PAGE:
Ashok Menon, J.
1. Brother of a detenu named Jose Sebastian @ Jose @ Anoop is the petitioner, who seeks protection of the detenu by directing his production under a writ of habeas corpus and to set him at liberty.
2. The detenu has been detained in execution of Ext.P1 detention order dated 26.1.2018 of the District Magistrate, Alappuzha under Section 3(1) of the Kerala Anti-social Activities (Prevention) Act, 2007 (‘KAAPA’ for short). The grounds for the detention order are mentioned in Ext.P2. It was on the basis of Ext.P4 report filed by the District Police Chief that Ext.P1 detention order was made and for executing the order of detention Ext.P3 memo was issued. The detenu is undergoing detention since 07-02-2018.
3. The detenu had four crimes registered against him at Alappuzha North Police Station. In three of those crimes, final reports have been submitted, while the fourth crime is under investigation.
4. The earliest of those crimes against the detenu was registered on 22-12-2013, as Crime No.1868/2013, the FIR of which is Ext.P5. The second crime against the detenu was registered as Crime No.392/2015, as per Ext.P9 FIR registered on 31-03- 2015. The third time the detenu got on the wrong side of the law is when Ext.P13 FIR was registered on 01-10- 2016 in Crime 1486/2016. On completion of the investigation, Exts.P8, P12 and P15 final reports were respectively filed in the aforesaid three crimes.
5. Considering the frequent involvement of the detenu in criminal cases, the Sub Inspector of Police, Alappuzha North Police Station initiated proceedings against him under Section 107 of the Code of Criminal Procedure by registering Ext.P20 FIR as Crime 130/2017, on 24-01-2017. Vide Ext.P21, the Sub Divisional Magistrate directed execution of a bond wherein the detenu undertook to keep peace as required under Section 107 of the Cr.P.C; which stood executed on 05-04-2017.
6. Despite the execution of the bond to keep peace, the detenu got himself involved in the fourth crime, which is registered as Crime No.1567/2017 on 04- 09-2017 vide Ext.P16 FIR. The detenu and the other coaccused moved for bail before the Sessions Court and obtained bail as per Ext.P19 order.
7. When, despite execution of the bond to keep peace under Section 107 of the Cr.P.C the detenu got involved in Ext.P16 Crime, the District Police Chief filed Ext.P4 report for initiating the proceedings under the KAAPA against the detenu resulting in Ext.P1 detention order being passed by the District Magistrate.
8. The petitioner has taken up several grounds to assail Ext.P1 detention order.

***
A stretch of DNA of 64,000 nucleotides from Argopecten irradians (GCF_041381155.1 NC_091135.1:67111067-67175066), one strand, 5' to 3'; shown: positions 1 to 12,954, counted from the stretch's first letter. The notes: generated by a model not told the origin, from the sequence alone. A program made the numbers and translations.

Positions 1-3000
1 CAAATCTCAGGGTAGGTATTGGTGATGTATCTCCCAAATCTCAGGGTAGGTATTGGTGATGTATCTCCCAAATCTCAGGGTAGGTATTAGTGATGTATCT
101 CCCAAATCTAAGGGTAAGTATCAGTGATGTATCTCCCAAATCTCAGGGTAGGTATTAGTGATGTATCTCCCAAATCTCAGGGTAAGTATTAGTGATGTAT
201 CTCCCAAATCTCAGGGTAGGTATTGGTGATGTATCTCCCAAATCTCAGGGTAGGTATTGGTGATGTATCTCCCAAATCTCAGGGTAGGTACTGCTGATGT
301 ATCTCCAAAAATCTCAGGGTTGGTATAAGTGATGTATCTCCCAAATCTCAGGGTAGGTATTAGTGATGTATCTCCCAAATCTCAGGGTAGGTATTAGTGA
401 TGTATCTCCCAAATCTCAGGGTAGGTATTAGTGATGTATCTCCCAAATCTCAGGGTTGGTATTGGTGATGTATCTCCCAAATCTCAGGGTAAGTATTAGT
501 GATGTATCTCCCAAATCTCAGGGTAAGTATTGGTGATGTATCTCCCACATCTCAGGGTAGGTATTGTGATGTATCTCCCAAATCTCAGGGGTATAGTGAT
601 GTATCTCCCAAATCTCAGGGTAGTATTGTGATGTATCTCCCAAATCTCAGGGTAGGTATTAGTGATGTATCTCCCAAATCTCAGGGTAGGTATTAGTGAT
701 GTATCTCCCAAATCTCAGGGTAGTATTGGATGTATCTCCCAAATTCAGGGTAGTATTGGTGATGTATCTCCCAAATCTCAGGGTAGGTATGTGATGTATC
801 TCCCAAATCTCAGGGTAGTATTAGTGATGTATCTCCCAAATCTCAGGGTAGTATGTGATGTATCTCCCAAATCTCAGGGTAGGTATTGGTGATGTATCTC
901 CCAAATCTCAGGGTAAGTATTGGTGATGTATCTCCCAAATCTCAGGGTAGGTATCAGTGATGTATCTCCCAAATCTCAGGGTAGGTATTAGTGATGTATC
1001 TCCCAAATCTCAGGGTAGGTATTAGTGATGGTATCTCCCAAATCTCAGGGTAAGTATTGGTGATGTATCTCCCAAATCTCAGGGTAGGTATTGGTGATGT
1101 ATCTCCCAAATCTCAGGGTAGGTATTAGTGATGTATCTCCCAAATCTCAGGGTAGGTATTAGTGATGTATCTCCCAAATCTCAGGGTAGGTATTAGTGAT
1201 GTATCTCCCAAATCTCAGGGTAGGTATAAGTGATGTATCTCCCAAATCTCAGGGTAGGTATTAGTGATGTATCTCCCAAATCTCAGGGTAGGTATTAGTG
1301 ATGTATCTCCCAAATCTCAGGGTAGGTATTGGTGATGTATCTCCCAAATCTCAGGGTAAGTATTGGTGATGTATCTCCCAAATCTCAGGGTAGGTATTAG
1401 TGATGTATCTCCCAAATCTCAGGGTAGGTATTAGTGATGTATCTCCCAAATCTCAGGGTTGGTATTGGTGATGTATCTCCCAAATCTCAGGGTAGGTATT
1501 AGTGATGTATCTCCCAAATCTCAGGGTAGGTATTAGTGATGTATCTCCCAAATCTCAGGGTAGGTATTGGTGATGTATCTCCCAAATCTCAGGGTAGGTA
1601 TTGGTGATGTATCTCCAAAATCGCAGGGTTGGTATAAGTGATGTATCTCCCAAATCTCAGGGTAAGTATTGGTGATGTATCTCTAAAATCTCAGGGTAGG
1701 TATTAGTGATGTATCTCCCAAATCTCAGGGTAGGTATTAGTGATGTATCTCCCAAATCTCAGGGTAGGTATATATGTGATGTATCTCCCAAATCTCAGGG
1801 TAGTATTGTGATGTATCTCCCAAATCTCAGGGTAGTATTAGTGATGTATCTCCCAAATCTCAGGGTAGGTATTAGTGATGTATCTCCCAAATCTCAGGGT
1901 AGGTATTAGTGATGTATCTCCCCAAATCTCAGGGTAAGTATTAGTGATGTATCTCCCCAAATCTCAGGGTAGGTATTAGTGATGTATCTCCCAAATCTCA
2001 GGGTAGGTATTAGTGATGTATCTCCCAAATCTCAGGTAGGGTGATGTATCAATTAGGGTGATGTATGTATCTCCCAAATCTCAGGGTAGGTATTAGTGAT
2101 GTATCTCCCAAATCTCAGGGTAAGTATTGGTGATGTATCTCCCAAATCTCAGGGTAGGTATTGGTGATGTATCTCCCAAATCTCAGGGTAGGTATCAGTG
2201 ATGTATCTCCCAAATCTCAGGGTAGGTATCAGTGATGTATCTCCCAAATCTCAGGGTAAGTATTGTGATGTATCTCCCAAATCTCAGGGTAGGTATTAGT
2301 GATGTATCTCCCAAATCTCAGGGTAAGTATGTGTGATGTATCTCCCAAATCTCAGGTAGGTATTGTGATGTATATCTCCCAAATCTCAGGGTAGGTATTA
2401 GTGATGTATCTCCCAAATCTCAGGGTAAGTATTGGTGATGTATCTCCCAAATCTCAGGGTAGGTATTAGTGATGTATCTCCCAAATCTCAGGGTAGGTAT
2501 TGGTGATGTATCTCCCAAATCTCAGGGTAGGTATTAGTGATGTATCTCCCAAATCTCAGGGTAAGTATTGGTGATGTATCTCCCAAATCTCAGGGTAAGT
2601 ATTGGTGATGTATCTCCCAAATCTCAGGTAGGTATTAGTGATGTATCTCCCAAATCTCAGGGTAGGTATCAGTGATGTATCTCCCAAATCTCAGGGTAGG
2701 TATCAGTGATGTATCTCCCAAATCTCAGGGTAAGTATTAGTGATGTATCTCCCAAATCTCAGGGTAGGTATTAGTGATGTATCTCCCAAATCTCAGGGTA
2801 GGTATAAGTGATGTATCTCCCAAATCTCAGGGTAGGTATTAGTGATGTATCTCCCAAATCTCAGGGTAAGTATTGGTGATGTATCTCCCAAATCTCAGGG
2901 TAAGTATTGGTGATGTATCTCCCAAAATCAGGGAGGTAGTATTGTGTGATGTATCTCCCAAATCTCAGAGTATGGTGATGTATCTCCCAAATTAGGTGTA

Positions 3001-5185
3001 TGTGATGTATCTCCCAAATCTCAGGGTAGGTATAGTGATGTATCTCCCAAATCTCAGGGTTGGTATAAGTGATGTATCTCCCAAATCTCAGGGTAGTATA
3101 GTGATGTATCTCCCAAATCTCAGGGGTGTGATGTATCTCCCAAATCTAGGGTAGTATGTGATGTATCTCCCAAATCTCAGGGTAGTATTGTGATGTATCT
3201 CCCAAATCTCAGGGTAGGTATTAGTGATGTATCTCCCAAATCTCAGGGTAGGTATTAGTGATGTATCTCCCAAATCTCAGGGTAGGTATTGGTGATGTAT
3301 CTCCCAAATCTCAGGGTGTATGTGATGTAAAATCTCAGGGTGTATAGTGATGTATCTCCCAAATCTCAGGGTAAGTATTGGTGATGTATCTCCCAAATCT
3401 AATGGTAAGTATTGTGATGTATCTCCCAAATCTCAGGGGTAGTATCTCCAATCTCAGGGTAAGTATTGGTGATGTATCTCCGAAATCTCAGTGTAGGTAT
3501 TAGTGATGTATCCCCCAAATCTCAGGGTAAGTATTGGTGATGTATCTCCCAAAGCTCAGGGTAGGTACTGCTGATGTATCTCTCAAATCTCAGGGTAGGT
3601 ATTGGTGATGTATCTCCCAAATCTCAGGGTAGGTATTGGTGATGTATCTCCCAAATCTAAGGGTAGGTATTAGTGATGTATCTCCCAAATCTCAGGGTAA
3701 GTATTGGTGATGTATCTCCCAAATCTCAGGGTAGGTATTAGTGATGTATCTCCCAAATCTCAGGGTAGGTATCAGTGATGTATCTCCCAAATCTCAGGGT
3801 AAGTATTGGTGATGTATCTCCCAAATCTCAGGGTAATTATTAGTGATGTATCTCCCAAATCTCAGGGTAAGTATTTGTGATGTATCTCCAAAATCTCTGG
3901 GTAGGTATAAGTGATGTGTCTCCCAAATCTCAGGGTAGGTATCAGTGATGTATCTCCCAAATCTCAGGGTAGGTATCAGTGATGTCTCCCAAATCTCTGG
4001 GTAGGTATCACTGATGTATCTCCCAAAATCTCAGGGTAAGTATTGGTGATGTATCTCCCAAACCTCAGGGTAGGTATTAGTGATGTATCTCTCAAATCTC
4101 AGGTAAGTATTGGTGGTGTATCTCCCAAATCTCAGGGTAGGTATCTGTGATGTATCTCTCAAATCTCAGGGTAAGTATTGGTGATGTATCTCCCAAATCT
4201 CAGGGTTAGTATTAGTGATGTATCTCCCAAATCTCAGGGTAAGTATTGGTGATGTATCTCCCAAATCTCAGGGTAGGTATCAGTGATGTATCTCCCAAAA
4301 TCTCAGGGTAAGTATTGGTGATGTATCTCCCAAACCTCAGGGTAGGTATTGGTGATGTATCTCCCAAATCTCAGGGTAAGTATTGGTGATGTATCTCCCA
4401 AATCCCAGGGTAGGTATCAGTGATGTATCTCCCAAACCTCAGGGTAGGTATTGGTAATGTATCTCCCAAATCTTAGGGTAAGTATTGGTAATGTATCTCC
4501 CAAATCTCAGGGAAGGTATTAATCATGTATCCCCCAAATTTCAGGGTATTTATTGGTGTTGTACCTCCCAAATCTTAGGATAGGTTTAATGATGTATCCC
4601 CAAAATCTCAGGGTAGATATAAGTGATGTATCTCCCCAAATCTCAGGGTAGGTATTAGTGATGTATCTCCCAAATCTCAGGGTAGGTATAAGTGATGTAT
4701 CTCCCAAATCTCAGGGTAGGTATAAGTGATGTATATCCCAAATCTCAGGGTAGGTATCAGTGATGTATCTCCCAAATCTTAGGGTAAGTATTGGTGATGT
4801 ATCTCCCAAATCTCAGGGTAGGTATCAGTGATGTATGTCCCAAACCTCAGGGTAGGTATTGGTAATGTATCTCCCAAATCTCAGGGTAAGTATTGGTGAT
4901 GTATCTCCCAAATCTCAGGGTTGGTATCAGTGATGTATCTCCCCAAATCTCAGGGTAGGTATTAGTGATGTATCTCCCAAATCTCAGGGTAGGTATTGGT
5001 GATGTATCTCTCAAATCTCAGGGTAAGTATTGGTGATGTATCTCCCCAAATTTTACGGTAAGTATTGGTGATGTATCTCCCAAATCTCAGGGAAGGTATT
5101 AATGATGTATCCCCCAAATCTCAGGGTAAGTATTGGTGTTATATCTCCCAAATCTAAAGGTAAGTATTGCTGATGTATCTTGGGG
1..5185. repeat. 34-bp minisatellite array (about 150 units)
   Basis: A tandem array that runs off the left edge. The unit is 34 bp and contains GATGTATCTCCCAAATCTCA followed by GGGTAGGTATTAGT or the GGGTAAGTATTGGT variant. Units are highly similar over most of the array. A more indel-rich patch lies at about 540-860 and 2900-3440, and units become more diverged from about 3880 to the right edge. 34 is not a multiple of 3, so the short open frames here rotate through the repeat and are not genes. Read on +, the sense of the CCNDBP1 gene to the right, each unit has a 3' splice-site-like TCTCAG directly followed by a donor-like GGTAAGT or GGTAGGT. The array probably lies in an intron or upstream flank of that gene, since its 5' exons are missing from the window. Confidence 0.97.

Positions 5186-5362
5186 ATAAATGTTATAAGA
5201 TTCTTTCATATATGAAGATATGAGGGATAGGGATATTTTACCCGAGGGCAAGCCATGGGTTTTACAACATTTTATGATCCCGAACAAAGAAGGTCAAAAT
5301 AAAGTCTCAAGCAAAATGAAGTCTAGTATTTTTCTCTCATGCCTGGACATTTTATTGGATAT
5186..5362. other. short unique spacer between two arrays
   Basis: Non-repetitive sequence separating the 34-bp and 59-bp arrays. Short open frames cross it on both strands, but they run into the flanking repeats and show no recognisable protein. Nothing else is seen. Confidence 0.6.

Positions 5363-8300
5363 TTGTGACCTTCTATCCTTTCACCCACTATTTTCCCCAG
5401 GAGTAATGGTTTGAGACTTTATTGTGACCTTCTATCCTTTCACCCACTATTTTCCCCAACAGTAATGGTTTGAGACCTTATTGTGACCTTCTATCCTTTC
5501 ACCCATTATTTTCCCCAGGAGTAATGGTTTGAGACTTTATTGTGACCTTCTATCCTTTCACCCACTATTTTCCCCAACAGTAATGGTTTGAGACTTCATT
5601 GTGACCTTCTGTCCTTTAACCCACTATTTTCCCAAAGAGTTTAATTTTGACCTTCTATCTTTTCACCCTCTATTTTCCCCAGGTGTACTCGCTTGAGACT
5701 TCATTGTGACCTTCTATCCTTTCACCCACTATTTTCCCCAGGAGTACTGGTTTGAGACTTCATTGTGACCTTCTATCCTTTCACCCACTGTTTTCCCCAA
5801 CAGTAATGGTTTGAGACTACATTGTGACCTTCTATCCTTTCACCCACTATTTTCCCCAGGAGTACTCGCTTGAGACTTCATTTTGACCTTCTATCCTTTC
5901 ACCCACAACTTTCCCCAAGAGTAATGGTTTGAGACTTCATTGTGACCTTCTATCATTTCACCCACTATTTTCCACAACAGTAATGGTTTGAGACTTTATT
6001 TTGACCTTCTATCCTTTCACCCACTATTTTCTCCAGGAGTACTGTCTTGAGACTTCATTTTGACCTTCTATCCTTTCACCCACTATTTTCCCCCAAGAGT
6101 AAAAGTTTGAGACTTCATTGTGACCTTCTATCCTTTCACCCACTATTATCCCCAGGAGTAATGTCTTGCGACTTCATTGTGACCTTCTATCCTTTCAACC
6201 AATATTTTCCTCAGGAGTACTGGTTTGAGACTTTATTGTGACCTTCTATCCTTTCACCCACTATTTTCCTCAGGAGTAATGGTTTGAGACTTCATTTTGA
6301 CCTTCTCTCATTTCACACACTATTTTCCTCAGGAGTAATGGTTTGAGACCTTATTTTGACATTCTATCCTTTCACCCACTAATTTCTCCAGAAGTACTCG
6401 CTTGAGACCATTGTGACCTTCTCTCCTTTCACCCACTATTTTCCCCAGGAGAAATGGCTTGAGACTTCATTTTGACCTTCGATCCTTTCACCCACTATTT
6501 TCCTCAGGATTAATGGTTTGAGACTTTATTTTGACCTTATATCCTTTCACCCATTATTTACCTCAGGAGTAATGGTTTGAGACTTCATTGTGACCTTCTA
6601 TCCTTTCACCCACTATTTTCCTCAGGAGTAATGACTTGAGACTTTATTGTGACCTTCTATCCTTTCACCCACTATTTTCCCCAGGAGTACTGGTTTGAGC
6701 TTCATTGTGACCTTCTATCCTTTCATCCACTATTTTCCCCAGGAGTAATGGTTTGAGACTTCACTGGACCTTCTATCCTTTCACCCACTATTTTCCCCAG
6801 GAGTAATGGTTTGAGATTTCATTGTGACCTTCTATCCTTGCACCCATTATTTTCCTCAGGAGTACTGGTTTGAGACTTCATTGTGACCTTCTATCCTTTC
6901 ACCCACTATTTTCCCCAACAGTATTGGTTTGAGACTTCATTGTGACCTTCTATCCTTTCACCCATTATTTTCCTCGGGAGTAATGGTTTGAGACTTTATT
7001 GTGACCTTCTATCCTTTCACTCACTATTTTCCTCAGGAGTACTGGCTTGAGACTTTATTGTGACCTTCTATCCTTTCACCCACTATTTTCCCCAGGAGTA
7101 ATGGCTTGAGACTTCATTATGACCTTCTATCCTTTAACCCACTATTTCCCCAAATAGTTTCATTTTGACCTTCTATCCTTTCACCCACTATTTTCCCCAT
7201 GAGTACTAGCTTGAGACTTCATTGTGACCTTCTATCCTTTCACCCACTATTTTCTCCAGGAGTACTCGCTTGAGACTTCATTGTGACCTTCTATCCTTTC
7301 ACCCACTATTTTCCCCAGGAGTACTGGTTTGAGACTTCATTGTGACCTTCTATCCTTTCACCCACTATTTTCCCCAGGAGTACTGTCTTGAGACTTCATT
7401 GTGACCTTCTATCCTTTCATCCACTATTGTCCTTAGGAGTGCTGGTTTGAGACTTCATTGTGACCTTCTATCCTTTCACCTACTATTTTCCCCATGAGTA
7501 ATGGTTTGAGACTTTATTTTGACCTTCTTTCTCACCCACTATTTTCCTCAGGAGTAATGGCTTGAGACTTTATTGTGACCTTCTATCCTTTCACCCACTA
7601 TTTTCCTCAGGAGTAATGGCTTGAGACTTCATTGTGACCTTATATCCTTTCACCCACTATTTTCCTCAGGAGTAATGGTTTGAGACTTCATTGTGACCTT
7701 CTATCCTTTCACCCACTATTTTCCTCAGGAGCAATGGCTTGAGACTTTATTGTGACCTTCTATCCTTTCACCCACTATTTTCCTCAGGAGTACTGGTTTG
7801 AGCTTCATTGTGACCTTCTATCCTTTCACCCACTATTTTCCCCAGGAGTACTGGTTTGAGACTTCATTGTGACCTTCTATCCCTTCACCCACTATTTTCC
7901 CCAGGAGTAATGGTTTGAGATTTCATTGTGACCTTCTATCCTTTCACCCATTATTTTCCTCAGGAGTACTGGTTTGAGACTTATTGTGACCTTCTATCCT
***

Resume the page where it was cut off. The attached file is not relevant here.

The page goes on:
9. The first ground urged is that the name of the detenu is not Joseph, but in several crimes referred to above, he has been referred to as Joseph. In fact, he is only known by the name Jose @ Anoop, and Joseph is the name of the petitioner who is his brother. Hence, it is pointed out that it is a clear case of mistaken identity. T
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he learned counsel appearing for the petitioner seeks to impress upon this Court that the police authorities are totally confused about the identity of the detenu and that the District Magistrate has not considered this aspect of mistaken identity in Ext.P1 order. The fact remains that the detenu is actually an accused only in crime No.1567/2017 in which the petitioner is also an accused and they along with other co-accused are granted bail vide Ext.P19 order.
10. The second ground to assail Ext.P1 detention order taken out by the petitioner is that there is unreasonable delay of five months between the last prejudicial activity and Ext.P1 detention order. No explanation whatsoever is forthcoming regarding the delay in initiating the proceedings under the KAAPA. There is also delay on the part of the District Magistrate in making the order of detention and therefore, Ext.P1 order needs to be set aside on that ground as well. The learned counsel relies on the decision 2013(1) KHC 49 [Jimesh Jose v.State of Kerala] in support of his argument.
11. The third ground taken up by the petitioner is that there are no sufficient materials to justify an order to classify the detenu as a ‘known rowdy’ coming within the purview of Section 2(p) of the KAAPA.
12. The fourth ground taken up for the detenu is that bail was granted by the Sessions Court vide Ext.P19 order on 13.10.2017, after considering all the facts regarding availability of the accused, likelihood of his jumping bail and also the possibility of repeating similar offences. On a detailed consideration of all these factors, the learned Sessions Judge found that the detenu along with the other co-accused are entitled to bail on imposing certain conditions. There is absolutely no indication in Ext.P1 order that any of the bail conditions has been violated by the detenu. Even in case, there was violation of the bail conditions, the prosecution had opportunity to approach the Sessions Court, which granted the bail, with a request to cancel the bail. No such application has been filed by the prosecution; because the prosecution is fully aware that the detenu has not violated the bail conditions.